Upstream. A Mohawk Valley Blogzine.

Tuesday, July 04, 2006

The Price Of Freedom In The Mohawk Valley.

Gloomy indeed was the prospect at this time in the Mohawk valley. Desolation and destitution were on every side...Some idea of the lamentable condition of other communities in Tryon county may be obtained from a statement addressed to the Legislature, December 20, 1780, by the supervisors of the county. In that document it was estimated that seven hundred buildings had been burned in the county; six hundred and thirteen persons had deserted to the enemy; three hundred and fifty-four families had abandoned their dwellings; one hundred and ninety-seven lives had been lost; one hundred and twenty-one persons had been carried into captivity, and twelve thousand farms lay uncultivated by reason of the enemy.

Beers History of Montgomery and Fulton Counties, New York. 1878. Page 55.

6 Comments:

  • And we thought we had it bad with the flooding. Very interesting post!

    By Blogger threecollie, at 6:29 AM  

  • I was thinking the same thing. The figures given in the post were not the final tally. Things were bad up until the end of the war. As always, I recommend reading Walter Edmonds' Drums Along The Mohawk, for a historically accurate and vivid account of the Revolution in the Mohawk Valley, even though it is fiction. It does a good job at portraying just how bleak things were here during that time.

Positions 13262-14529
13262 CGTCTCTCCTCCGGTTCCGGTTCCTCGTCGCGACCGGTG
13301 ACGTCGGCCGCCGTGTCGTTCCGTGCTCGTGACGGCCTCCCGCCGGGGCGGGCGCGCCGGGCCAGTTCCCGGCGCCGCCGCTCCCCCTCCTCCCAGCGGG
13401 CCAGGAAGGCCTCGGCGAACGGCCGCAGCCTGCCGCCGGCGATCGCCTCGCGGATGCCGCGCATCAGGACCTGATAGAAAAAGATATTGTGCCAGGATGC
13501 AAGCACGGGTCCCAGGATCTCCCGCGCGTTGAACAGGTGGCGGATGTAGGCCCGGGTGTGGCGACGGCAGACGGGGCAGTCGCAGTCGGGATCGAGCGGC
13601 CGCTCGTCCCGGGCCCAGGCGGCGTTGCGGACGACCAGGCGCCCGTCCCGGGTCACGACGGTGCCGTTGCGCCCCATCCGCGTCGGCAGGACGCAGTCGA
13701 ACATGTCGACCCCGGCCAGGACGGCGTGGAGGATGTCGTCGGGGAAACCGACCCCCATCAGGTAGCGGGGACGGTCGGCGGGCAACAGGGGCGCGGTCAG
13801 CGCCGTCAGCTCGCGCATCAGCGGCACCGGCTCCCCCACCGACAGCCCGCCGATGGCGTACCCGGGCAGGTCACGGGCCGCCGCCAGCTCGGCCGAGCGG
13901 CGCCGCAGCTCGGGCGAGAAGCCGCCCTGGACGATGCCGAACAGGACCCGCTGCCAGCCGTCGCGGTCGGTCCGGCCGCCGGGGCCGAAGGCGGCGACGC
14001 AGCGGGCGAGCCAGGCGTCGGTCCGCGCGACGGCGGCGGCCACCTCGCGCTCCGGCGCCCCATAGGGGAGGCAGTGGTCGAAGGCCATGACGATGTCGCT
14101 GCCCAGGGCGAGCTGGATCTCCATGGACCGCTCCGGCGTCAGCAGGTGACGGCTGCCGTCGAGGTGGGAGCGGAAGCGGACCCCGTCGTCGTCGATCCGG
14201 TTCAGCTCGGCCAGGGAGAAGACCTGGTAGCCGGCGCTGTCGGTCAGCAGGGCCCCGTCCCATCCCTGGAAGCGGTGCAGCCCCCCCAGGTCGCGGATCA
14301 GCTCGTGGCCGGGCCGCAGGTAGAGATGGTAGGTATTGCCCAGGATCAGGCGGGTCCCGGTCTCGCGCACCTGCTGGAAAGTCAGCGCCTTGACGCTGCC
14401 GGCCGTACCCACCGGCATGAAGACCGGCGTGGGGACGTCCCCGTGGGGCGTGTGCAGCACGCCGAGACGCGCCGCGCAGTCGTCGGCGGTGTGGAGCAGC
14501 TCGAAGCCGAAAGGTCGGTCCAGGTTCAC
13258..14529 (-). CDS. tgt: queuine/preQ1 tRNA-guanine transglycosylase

By Blogger Dan Weaver, at 8:10 AM  

  • Interesting indeed. Is the Beers book still available?

    By Anonymous Anonymous, at 9:53 AM  

  • It is one of my favorite books. I first read it when I was in junior high school. Ralph's mom actually knew Edmonds.

    By Blogger threecollie, at 1:19 PM  

  • The Beers book is still available at The Montgomery County Archives in Fonda. Hopefully, they weren't destroyed by the flood. The copies that the archives have are reprints. I think they sell them for $25 each.

    I read Drums Along The Mohawk, Rome Haul and Erie Water in High School. I was living in Maine at the time. I can't remember how or why I got interested in Edmonds, but my interest in the Mohawk Valley dates from reading his books.

    Threecollie, does Ralph's mother have any interesting stories about Edmonds?

    By Blogger Dan Weaver, at 9:50 PM  

  • Unfortunately she passed away a few years ago, but she worked in a little restaurant in Boonville when she was a girl. He had a summer home in the area and came in virtually every day to order strawberry shortcake. She said he was very down to earth and pleasantly polite to the staff and she liked him.

    By Blogger threecollie, at 9:48 AM  

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